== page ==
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GMS. chap 11 notes.doc

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Global Management
Ashley Scarlett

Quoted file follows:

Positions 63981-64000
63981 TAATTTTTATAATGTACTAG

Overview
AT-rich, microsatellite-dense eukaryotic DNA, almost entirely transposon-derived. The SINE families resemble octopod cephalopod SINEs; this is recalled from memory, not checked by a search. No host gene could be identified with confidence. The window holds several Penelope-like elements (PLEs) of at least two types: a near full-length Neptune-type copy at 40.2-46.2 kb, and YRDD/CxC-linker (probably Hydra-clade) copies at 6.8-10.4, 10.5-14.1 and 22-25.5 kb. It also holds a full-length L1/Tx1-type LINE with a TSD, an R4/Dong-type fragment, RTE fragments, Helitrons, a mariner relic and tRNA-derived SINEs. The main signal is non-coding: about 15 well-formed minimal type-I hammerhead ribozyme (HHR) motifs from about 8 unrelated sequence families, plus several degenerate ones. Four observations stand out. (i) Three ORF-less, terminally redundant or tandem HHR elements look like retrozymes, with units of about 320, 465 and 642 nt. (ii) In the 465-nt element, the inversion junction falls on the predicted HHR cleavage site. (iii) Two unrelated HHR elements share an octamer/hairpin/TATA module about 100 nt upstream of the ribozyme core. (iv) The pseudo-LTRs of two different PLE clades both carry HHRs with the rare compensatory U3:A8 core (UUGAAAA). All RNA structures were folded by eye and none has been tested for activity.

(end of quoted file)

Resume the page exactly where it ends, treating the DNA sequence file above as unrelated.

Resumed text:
Chapter 11: Leading and Leadership Development THE NATURE OF LEADERSHIP Leadership: is process of inspiring others to work hard to accomplish important tasks Leadership and Power: • leadership success is based on the ability to make things happen in ways that serve the goals of the team or org. • “power,” and leadership begins with the ways a manager uses power to influence the behaviour of other people Power: ability to get someone else to do something you want done, or make things happen the way you want. • desire to influence and control others for the good of the group or organization as a whole This “positive” face of power is the foundation of effective leadership. Position Power: Reward Power: is the capacity to offer something of value as a means of influencing other people • involves use of incentives: pay raises, bonuses, promotions, special assignments, verbal/written compliments Coercive Power: is the capacity to punish or withhold positive outcomes as a means of influencing other people manager may threaten him or her with verbal reprimands, pay penalties, or even termination • Legitimate Power: is the capacity to influence other people by virtue of formal authority, or the rights of office Personal Power: Expert Power: is the capacity to influence other people because of specialized knowledge Referent Power: is the capacity to influence other people because of their desire to identify personally with you • Reference is a power derived from charisma or interpersonal attractiveness Leadership and Vision: Vision: is a clear sense of the future Visionary Leadership: brings to the situation a clear sense of the future and an understanding of how to get there • brings meaning to people's work; it makes what they do seem worthy and valuable Leadership as Service Servant Leadership: is follower-centred and committed to helping others in their work Empowerment: enables others to gain and use decision-making power Effective leaders empower others by providing them with: • Information • Responsibility • Authority • Trust LEADERSHIP TRAITS AND BEHAVIOURS Leadership Traits: • Drive • Self‐confidence • Creativity • Cognitive ability • Job‐relevant knowledge • Motivation • Flexibility • Honesty and integrity Leadership Behaviours Leadership Style: is the recurring pattern of behaviours exhibited by a leader Two dimensions of leadership style: 1. concern for the task to be accomplished 2. concern for the people doing the work • A leader high in concern for the task plans and defines the work to be done, assigns task responsibilities, sets clear work standards, urges task completion, and monitors performance results • A leader high in concern for people acts warm and supportive toward followers, maintains good social relations with them, respects their feelings, is sensitive to their needs, and shows trust in them Classic Leadership Styles Autocratic Style: acts in a unilateral command-and-control system Human Relation Style: emphasizes people over tasks Laissez-faire Style: displays a “do the best you can and don’t bother me” attitude Democratic Style: emphasizes both tasks and people CONTINGENCY APPROACHES TO LEADERSHIP Fiedler’s Contingency Model: Fred Fiedler: good leadership depends on a match between leadership style and situational demands Understanding Leadership Style Leadership style in Fiedler's model is measured on the least‐preferred co‐worker scale (LPC) • describes tendencies to behave either as a task‐motivated leader (low LPC score) or as a relationship‐motivated leader (high LPC score). Understanding Leadership Situations Three contingency variables are used to diagnose situational control: 1. Quality of leader–member relations (good or poor) measures the degree to which the group supports the lead- er 2. Task structure: (high or low) measures how much task goals, procedures, and guidelines are clearly spelled out 3. Position power: (strong or weak) measures degree of how much power a leader has to reward and punish subordi- nates Matching Leadership Style and Situation Proposition 1—a task‐oriented leader will be most successful in either very favourable (high‐control) or very un- favourable (low‐control) situations Proposition 2—a relationship‐oriented leader will be most successful in situations of moderate control Hersy- Blanchard Situational Leadership Model: In contrast to Fiedler's notion that leadership style is hard to change, the Hersey–Blanchard situational leadership model suggests that successful leaders do adjust their styles They do so contingently and based on the maturity of followers, as indicated by their readiness to perform in a given sit- uation Possible combinations of task‐oriented and relationship‐oriented behaviors result in four leadership styles: 2 • Delegating • Participating • Selling • Telling • believe that leadership styles should be adjusted as followers change over time Path- Goal Leadership Theory Robert House: theory suggests that an effective leader is one who clarifies paths by which followers can achieve both task‐related and personal goals Path–goal theorists believe leaders should shift back and forth among these four leadership styles to create positive path–goal linkages: • Directive leadership —letting subordinates know what is expected • Supportive leadership —doing things to make work more pleasant • Achievement‐oriented leadership —setting challenging goals • Participative leadership —involving subordinates in decision‐making Path–Goal Contingencies The path–goal theory advises managers to use leadership styles that fit situational needs allows the leader to add value by contributing things that are missing from the situation or that need strengthening, and by avoiding redundant behaviors Substitutes for Leadership Substitutes for Leadership: are factors in the work setting that direct work efforts without the involvement of a leader • they make leadership from the “outside” unnecessary because leadership is already provided from within the situation Leader-Member Exchange Theory The theory, recognizes that in most, leadership situations, not everyone is treated the same by the leader. People fall into “in‐groups” and “out‐groups,” and the group you are in can have quite a significant influence on your experience with the leader. Leader-Participation Model The Vroom–Jago leader–participation model indicates that leadership success results when the decision‐making method used by a leader best fits the problem being faced the leader's choices for making decisions fall into three categories: Authority Decision: is made by the leader and then communicated to the group Consultative Decision: is made by the leader after gathering info. and advice from group members Group Decision: is made by the group members themselves The Vroom–Jago model specifies that the leader's choice among the decision‐making methods is governed by three rules: (1) decision quality—based on who has the information needed for problem solving (2) decision acceptance—based on the importance of follower acceptance of the decision for its eventual imple- mentation; and (3) decision time—based on the time available to make and implement the decision. Consultative and group decisions work best when: